Surgery With or Without Combination Chemotherapy in Treating Patients With Lung Metastases From Soft Tissue Sarcoma
RATIONALE: Drugs used in chemotherapy use different ways to stop tumor cells from dividing so they stop growing or die. Combining more than one drug may kill more tumor cells. It is not yet known whether surgery plus combination chemotherapy is more effective than surgery alone in treating patients with lung metastases from soft tissue sarcoma.
PURPOSE: Randomized phase III trial to compare the effectiveness of surgery plus combination chemotherapy with that of surgery alone in treating patients who have soft tissue sarcoma that has spread to the lung.
Drug: doxorubicin hydrochloride
Procedure: conventional surgery
|Study Design:||Allocation: Randomized
Primary Purpose: Treatment
|Official Title:||METASTASECTOMY AND CHEMOTHERAPY FOR LUNG METASTASES FROM SOFT TISSUE SARCOMA: A RANDOMIZED PHASE III STUDY (AN INTERGROUP STUDY WITH THE SCANDINAVIAN SARCOMA GROUP)|
|Study Start Date:||April 1996|
|Primary Completion Date:||November 2000 (Final data collection date for primary outcome measure)|
OBJECTIVES: I. Compare disease control, overall survival, and relapse-free survival in patients with lung metastases secondary to soft tissue sarcoma treated with high-dose doxorubicin and ifosfamide with or without filgrastim (G-CSF) before and after metastasectomy vs metastasectomy alone. II. Determine the safety and morbidity of this regimen in these patients.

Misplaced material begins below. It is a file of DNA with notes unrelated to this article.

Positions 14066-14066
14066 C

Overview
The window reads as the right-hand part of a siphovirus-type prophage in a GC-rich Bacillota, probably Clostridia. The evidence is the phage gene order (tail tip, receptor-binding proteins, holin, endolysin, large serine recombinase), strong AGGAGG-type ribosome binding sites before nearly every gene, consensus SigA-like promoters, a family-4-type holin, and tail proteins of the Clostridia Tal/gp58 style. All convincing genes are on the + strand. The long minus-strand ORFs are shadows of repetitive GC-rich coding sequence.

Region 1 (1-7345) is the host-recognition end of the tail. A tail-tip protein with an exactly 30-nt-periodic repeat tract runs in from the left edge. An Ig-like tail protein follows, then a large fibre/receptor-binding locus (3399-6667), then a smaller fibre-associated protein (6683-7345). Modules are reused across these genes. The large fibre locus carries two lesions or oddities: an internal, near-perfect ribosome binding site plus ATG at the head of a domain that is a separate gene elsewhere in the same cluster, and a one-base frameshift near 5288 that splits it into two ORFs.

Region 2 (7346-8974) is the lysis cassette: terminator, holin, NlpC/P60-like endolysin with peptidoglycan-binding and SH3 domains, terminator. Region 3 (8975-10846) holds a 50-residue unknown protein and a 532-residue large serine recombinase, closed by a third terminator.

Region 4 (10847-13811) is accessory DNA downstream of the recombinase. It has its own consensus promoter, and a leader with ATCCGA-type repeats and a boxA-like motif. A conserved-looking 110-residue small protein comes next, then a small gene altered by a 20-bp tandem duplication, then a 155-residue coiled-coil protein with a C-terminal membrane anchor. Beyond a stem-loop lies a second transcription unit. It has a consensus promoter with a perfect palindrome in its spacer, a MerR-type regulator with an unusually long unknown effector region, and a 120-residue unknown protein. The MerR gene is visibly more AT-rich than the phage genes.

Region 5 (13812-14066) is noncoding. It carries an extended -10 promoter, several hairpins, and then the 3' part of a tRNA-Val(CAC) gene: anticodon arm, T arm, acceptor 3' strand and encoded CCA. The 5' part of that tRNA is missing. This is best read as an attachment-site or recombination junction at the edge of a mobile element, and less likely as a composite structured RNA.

OUTLINE: This is a randomized, multicenter study. Patients are stratified according to location of metastases (unilateral vs bilateral). Patients are randomized to 1 of 2 treatment arms. Arm I: Patients are assigned to regimen A or B. Regimen A: Patients receive high-dose doxorubicin IV and ifosfamide IV continuously on day 1 and filgrastim (G-CSF) subcutaneously on days 3-13. Regimen B: Patients receive chemotherapy as above without G-CSF. Treatment on both regimens continues every 3 weeks for 3 courses. Patients then undergo radical pulmonary metastasectomy via thoracotomy or sternotomy with wedge resection or lobectomy. Patients with responding disease after metastasectomy receive 2 additional courses on the regimen to which they were originally assigned. Arm II: Patients undergo radical pulmonary metastasectomy as in arm I. Patients are followed every 3 months for 2 years, every 6 months for 2 years, and then annually thereafter.
PROJECTED ACCRUAL: A total of 340 patients (170 per treatment arm) will be accrued for this study within approximately 4.5 years.
|Lund University Hospital|
|Lund, Sweden, SE-22185|
|Study Chair:||A.N. Van Geel, MD||Daniel Den Hoed Cancer Center at Erasmus Medical Center|
|Study Chair:||Ronald H. Blum, MD||New York University School of Medicine|
|Study Chair:||Thor A. Alvegard, MD, PhD||Lund University Hospital|
|Study Chair:||Laurence H. Baker, DO, FACOI||University of Michigan Cancer Center|